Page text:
Imagined action from one brain converted to actual action by another brain

It is not quite telepathy but it is the stuff of science fiction. It could be the beginnings of mind-to-mind communication or perhaps it could be the beginnings of mind-control. An EEG signal was transmitted from one brain to a particular part of another brain and elicited a response from the body of the second. Admittedly only from that part of that body controlled by that part of the second brain.

Which begs the question as to whether any signal stimulating that part of that second brain would have elicited a similar response? But this is not the time to cavil or to find fault. The possibilities are endless. If I could imagine actions which would then be carried out by – say President Obama – we could all live in a better place!!

A brain-to-brain communication between two rats and also between a human and a rat have been reported from Duke University and from Harvard. Now from the University of Washington comes this report of the “first” brain-to-brain communication (via the internet) between two humans.

From the UoW press release:

Using electrical brain recordings and a form of magnetic stimulation, Rajesh Rao sent a brain signal to Andrea Stocco on the other side of the UW campus, causing Stocco’s finger to move on a keyboard.

Brain signals from the “Sender” are recorded. When the computer detects imagined hand movements, a “fire” command is transmitted over the Internet to the TMS machine, which causes an upward movement of the right hand of the “Receiver.” This usually results in the “fire” key being hit. – UoW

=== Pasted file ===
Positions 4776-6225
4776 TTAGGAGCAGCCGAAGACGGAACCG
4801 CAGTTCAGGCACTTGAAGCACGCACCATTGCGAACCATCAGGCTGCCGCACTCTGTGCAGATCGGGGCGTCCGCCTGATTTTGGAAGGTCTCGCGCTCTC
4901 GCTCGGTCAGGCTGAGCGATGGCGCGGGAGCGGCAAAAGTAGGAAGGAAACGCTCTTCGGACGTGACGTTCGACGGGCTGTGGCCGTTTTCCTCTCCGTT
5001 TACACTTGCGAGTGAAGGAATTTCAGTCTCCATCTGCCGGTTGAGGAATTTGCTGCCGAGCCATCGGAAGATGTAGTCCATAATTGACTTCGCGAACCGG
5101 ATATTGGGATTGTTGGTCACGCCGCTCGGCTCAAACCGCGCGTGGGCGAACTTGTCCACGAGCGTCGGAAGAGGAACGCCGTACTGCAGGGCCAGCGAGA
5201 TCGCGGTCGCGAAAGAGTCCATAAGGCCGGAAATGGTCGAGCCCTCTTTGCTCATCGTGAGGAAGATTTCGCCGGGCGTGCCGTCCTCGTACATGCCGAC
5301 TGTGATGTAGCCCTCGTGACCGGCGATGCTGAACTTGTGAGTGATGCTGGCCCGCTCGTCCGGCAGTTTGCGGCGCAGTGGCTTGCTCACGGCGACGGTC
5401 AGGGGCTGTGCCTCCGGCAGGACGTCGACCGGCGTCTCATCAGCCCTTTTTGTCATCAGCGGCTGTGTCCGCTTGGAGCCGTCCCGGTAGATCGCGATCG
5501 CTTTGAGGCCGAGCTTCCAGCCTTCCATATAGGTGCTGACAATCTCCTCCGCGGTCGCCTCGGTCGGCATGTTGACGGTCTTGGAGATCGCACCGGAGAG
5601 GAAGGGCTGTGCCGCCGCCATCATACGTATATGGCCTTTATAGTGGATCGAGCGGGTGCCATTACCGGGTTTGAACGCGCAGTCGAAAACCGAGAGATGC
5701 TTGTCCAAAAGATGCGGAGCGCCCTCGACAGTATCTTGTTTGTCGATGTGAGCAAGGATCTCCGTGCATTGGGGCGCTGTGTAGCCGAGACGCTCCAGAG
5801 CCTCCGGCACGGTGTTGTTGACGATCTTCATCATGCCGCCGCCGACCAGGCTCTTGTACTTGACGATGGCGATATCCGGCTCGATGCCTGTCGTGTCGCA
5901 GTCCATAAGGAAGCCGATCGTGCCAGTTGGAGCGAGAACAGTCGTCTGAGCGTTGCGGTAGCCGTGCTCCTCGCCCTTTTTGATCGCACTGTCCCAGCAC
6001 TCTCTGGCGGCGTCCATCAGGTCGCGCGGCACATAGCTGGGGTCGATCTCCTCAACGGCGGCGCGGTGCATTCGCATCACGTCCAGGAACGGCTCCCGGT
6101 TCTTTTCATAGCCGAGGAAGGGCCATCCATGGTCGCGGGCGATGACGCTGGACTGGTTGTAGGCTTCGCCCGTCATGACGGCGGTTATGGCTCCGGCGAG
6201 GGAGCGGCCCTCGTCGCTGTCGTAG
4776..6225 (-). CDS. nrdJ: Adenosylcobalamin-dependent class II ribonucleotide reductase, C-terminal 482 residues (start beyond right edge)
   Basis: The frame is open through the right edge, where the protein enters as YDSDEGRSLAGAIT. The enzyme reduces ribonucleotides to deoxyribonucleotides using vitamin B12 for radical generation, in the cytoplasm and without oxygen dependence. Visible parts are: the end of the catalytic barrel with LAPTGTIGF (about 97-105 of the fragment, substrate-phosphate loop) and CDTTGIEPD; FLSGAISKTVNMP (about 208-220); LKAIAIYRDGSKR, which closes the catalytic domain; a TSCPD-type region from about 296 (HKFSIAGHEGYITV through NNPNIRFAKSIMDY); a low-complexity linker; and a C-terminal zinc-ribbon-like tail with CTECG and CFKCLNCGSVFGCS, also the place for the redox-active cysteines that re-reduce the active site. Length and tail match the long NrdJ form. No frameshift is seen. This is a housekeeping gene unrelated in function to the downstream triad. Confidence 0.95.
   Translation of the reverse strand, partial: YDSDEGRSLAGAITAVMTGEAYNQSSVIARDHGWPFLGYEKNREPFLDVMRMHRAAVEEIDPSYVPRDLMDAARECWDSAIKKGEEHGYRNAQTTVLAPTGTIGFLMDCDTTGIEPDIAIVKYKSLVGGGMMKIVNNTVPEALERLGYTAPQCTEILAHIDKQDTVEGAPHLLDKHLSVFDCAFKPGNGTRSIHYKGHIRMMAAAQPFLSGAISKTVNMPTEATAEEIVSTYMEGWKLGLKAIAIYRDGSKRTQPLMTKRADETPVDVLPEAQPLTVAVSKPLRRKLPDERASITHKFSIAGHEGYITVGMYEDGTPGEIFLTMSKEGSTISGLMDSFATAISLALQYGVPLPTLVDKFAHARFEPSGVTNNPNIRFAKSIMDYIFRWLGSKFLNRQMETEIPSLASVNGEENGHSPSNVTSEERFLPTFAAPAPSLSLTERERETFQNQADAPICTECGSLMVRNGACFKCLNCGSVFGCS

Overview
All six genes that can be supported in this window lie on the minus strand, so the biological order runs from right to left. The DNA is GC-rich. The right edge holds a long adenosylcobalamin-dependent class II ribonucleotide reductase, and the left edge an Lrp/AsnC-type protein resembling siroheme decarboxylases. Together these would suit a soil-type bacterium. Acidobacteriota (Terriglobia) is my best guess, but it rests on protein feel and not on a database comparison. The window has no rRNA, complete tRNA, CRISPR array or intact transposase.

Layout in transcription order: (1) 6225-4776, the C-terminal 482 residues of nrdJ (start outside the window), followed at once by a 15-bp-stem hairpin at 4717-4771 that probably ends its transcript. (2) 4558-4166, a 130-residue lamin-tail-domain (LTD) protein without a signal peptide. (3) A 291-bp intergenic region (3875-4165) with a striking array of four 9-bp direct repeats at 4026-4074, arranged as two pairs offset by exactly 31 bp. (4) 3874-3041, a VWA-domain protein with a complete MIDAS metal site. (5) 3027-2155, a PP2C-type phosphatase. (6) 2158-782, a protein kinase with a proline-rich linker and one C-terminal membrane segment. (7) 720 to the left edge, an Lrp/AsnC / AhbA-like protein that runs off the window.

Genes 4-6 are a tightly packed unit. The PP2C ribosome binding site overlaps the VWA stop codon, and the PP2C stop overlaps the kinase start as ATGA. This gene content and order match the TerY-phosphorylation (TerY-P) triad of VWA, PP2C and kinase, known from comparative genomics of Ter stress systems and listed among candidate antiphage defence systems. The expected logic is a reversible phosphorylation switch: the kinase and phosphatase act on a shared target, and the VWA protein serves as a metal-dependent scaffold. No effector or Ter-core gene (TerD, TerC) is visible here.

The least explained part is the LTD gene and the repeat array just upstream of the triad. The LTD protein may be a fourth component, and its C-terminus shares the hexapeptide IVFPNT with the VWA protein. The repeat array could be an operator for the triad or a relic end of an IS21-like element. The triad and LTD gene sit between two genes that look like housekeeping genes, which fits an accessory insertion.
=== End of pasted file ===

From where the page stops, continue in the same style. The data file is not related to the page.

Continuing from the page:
Rao, a UW professor of computer science and engineering, has been working on brain-computer interfacing in his lab for more than 10 years and just published a textbook on the subject. In 2011, spurred by the rapid advances in technology, he believed he could demonstrate the concept of human brain-to-brain interfacing. So he partnered with Stocco, a UW research assistant professor in psychology at the UW’s Institute for Learning & Brain Sciences.

 On Aug. 12, Rao sat in his lab wearing a cap with electrodes hooked up to an electroencephalography machine, which reads electrical activity in the brain. Stocco was in his lab across campus wearing a purple swim cap marked with the stimulation site for the transcranial magnetic stimulation coil that was placed directly over his left motor cortex, which controls hand movement.

The team had a Skype connection set up so the two labs could coordinate, though neither Rao nor Stocco could see the Skype screens.

Rao looked at a computer screen and played a simple video game with his mind. When he was supposed to fire a cannon at a target, he imagined moving his right hand (being careful not to actually move his hand), causing a cursor to hit the “fire” button. Almost instantaneously, Stocco, who wore noise-canceling earbuds and wasn’t looking at a computer screen, involuntarily moved his right index finger to push the space bar on the keyboard in front of him, as if firing the cannon. Stocco compared the feeling of his hand moving involuntarily to that of a nervous tic.

“It was both exciting and eerie to watch an imagined action from my brain get translated into actual action by another brain,” Rao said. “This was basically a one-way flow of information from my brain to his. The next step is having a more equitable two-way conversation directly between the two brains.”

The researchers captured the full demonstration on video recorded in both labs. This video and high-resolution photos also are available on the research website.

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